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j         Every field project has an afterlife. Telling a Good One has had an exceptionally long prepublication afterlife, some of which has been alluded to in the preceding chapters.1 But if Native American collaborative personal narrative is to be taken seriouslyas a process, not simplya vehicle for ‘‘amplifying ethnographic questions, examining ethnological questions or providing insight into personality formation’’ (Blackman b: ), the afterlife of the collaboration requires thorough and intensive scrutiny. Like all other increments and aspects of the collaboration , the post-field history of the Rios-Sands project offers insight into the text of the personal narrative that is otherwise inaccessible. As a metatext of the collaborative narrative itself, the afterlife of Telling a Good One falls into two distinct categories. Some of the afterlife has been personal—a relationship between Ted and me that lasted beyond the informal verification interviews that extended into . Most of the afterlife of this project, however, has been a struggle with the ethical , political, and theoretical issues that have both facilitated and impeded the completion of the project. These aspects of the post-field part of the project have become increasingly complex as it has neared publication. Perhaps, then, it is best to begin with the personal, the sequence of events in the face-to-face relationship Ted and I continued after the twelfth formal interview was completed, and then to take up the more complex elements of the political and ethical aspects of the project.  The Poetics and Politics of Collaborative Personal Narrative When Ted and I finished our formal interviews in June of , he expressed concern about what the future would bring. He was eager to be back home at San Xavier and planting crops but worried that he might not be up to the work that he liked and needed to do in order to identify himself as an active member of his community. Nostalgic for the past and anxious about his future, the tone of the last formal interview is ambivalent and tentative. The aftermath of his accident was uncertainty.The flowof his life, erratic as it was afterWorld War II, had been seriously interrupted.The body that had served him so well in all his work was healing, but whether there would be long-term disabling effects, he was unsure. When we next met in September of  at his home at San Xavier, Ted was more confident and more content. And he seemed vigorous. Our follow-up interviews concentrated on verification and variants, not on his present activities, so I don’t know how much work he was able to do as time progressed into . I do remember, however, that in the November of that year, he cut a cord of mesquite firewood for me by hand, hardly a task an infirm man could accomplish. We stopped all follow-up taping in late fall of . There was no reason to retrace his life over and over, yet Ted seemed willing to go on indefinitely, even though the grant money had all been paid to him by May. Without tape recorder or notepad, I continued to visit Ted sporadically throughout the rest of my graduate studies. When I moved to Phoenix in , I visited him occasionally on trips to Tucson. In  or ’—memory fails me here—he called me from a convalescent and retirement centeron the Gila River Reservation near St. John’s just southwest of Phoenix, and I went to visit him there several times. He never told me exactly why he was there, and he dearly wanted to go home to San Xavier, which he did after a few months. I saw Ted only one time after that, and we visited only briefly. He was thinner than ever, frail and distracted. I don’t remember what we talked about, and I didn’t realize at the time that that would be our last contact. There  The Poetics and Politics of Collaborative Personal Narrative was no more closure to our relationship than there has been to this project. The afterlife of the project for Ted was relatively minimal—repeating narrative episodes, discussing dates and data for verification, guiding me around to sites of episodes in his life,2 making the videotape and attending its showing, perhaps some recognition at San Xavier though I have no indication what form it might have taken, and undoubtedly Ted’s anticipation of a book and his disappointment that it never was published...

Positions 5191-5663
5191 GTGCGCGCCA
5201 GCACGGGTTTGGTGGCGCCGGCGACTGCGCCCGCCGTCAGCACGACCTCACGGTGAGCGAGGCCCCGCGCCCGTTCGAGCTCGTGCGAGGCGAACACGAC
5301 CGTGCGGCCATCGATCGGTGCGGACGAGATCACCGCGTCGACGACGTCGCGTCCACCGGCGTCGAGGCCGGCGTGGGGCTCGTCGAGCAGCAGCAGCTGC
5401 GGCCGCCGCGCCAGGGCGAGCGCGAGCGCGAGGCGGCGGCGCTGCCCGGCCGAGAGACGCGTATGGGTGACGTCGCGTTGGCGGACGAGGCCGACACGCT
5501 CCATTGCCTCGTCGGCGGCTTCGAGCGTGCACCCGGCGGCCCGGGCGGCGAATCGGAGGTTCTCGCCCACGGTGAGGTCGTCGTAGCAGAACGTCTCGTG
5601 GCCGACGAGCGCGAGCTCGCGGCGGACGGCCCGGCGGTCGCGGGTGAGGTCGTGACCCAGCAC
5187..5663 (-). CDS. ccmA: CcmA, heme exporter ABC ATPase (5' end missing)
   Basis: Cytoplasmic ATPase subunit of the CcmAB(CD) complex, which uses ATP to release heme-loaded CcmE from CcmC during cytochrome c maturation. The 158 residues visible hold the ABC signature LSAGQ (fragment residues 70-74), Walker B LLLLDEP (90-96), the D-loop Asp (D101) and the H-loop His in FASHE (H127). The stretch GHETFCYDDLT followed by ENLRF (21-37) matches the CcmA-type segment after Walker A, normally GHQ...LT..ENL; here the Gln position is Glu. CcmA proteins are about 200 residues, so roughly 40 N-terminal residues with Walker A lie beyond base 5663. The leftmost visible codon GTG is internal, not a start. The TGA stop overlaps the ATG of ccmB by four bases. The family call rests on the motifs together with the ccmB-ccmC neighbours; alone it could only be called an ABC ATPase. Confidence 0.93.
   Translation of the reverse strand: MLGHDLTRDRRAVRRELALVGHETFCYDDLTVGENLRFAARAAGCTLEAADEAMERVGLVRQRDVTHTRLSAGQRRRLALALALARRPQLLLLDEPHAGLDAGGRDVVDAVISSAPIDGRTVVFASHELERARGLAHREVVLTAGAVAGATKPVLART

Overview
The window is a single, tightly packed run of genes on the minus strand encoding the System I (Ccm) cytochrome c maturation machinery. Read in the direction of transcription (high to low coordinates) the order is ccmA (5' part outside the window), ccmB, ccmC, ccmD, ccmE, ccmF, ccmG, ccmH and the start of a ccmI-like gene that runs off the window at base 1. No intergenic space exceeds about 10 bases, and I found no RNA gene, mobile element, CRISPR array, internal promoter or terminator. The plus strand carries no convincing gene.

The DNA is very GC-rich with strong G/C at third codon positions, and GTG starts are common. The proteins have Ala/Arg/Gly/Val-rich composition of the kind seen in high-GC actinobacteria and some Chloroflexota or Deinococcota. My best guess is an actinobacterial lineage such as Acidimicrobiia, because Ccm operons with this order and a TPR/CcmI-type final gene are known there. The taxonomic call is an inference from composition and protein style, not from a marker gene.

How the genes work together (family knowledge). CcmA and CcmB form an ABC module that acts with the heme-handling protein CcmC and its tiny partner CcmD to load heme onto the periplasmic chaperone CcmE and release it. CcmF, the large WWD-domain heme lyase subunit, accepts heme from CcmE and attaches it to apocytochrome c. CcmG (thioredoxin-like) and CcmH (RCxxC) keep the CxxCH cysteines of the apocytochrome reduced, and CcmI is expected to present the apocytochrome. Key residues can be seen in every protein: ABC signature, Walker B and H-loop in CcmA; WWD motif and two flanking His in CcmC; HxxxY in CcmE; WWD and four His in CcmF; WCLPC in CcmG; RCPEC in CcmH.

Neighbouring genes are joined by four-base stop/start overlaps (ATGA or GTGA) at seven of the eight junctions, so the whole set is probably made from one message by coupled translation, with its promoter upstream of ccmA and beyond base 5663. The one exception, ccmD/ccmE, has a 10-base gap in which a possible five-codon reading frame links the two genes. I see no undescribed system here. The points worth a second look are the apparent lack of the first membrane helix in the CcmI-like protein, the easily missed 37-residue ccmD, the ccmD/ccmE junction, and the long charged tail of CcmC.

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Additional Information

ISBN
9780803202351
MARC Record
OCLC
65332250
Pages
378
Launched on MUSE
2012-02-08
Language
English
Open Access
No
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